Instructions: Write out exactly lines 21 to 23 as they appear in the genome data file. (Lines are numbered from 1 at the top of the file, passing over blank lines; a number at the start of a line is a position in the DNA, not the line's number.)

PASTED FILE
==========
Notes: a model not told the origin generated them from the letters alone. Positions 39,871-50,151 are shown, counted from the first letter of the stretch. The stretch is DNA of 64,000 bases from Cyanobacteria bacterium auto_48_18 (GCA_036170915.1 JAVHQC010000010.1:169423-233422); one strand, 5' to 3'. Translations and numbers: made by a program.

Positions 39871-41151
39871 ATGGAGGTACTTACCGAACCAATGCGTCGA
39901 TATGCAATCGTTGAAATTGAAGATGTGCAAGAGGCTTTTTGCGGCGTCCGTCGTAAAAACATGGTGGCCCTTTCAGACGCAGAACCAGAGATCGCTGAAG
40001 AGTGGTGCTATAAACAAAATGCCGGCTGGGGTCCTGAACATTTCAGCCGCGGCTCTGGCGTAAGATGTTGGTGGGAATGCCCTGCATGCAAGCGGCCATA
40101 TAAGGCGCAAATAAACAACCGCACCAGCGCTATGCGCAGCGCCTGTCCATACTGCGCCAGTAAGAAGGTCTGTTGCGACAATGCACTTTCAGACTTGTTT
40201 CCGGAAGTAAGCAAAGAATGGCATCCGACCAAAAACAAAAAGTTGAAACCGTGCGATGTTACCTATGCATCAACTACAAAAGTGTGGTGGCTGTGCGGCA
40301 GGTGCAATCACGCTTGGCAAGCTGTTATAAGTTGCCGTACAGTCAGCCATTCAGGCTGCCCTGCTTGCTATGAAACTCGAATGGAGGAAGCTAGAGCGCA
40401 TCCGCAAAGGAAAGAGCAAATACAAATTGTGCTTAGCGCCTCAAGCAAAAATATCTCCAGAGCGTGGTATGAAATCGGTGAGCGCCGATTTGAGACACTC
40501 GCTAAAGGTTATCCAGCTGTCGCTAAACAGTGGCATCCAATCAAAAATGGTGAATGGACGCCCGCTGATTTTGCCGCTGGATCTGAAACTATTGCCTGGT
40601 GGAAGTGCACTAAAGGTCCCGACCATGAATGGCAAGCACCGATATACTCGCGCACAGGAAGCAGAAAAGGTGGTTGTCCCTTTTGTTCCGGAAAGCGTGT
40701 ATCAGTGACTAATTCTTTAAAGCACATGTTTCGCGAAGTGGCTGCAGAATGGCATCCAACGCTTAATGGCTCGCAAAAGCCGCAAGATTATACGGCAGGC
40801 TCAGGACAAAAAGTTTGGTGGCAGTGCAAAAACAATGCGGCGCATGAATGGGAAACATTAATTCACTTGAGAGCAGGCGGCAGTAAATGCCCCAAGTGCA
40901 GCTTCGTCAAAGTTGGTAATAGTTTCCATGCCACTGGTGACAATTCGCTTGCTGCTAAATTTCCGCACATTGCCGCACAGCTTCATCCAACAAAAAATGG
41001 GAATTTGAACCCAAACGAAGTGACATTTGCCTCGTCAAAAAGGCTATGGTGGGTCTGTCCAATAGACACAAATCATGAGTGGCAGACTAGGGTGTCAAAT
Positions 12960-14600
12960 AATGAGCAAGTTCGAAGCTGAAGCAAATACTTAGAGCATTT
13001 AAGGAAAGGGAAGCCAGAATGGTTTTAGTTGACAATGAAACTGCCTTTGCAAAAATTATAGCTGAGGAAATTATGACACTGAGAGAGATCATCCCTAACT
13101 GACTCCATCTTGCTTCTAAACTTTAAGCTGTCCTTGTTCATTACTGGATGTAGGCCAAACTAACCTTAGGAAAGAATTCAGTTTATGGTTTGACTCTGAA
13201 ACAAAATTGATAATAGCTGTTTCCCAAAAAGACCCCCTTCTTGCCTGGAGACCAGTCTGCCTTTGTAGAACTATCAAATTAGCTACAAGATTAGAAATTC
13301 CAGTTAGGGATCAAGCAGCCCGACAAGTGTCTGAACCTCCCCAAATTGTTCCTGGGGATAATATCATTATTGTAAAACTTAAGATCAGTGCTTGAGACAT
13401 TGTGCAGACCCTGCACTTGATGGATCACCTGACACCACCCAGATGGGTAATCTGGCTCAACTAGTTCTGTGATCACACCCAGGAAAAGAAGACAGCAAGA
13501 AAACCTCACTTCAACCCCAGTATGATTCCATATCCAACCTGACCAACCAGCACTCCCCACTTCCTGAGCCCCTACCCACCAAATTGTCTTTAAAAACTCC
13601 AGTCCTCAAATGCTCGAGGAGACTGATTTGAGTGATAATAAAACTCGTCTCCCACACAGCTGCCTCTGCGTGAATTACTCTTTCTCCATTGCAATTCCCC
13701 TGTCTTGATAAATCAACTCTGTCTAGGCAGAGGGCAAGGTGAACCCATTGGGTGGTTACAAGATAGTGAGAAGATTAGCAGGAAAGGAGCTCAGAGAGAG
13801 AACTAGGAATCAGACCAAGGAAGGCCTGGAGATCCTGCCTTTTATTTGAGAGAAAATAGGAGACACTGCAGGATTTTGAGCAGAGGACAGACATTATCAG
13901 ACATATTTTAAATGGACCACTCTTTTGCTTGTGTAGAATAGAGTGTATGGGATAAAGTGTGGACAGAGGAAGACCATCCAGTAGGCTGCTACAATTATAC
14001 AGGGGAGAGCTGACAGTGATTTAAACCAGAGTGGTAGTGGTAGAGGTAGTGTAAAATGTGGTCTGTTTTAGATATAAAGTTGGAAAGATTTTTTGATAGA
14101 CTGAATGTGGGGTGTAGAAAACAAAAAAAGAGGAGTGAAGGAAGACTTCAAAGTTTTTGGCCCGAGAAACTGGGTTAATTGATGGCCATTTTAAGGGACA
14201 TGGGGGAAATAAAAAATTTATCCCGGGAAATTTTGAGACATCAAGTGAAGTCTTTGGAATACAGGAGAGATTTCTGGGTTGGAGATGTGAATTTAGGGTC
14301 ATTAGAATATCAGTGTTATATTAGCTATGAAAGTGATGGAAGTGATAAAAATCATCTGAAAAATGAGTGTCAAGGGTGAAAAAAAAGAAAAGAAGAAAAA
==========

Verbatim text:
13301 CAGTTAGGGATCAAGCAGCCCGACAAGTGTCTGAACCTCCCCAAATTGTTCCTGGGGATAATATCATTATTGTAAAACTTAAGATCAGTGCTTGAGACAT
13401 TGTGCAGACCCTGCACTTGATGGATCACCTGACACCACCCAGATGGGTAATCTGGCTCAACTAGTTCTGTGATCACACCCAGGAAAAGAAGACAGCAAGA
13501 AAACCTCACTTCAACCCCAGTATGATTCCATATCCAACCTGACCAACCAGCACTCCCCACTTCCTGAGCCCCTACCCACCAAATTGTCTTTAAAAACTCC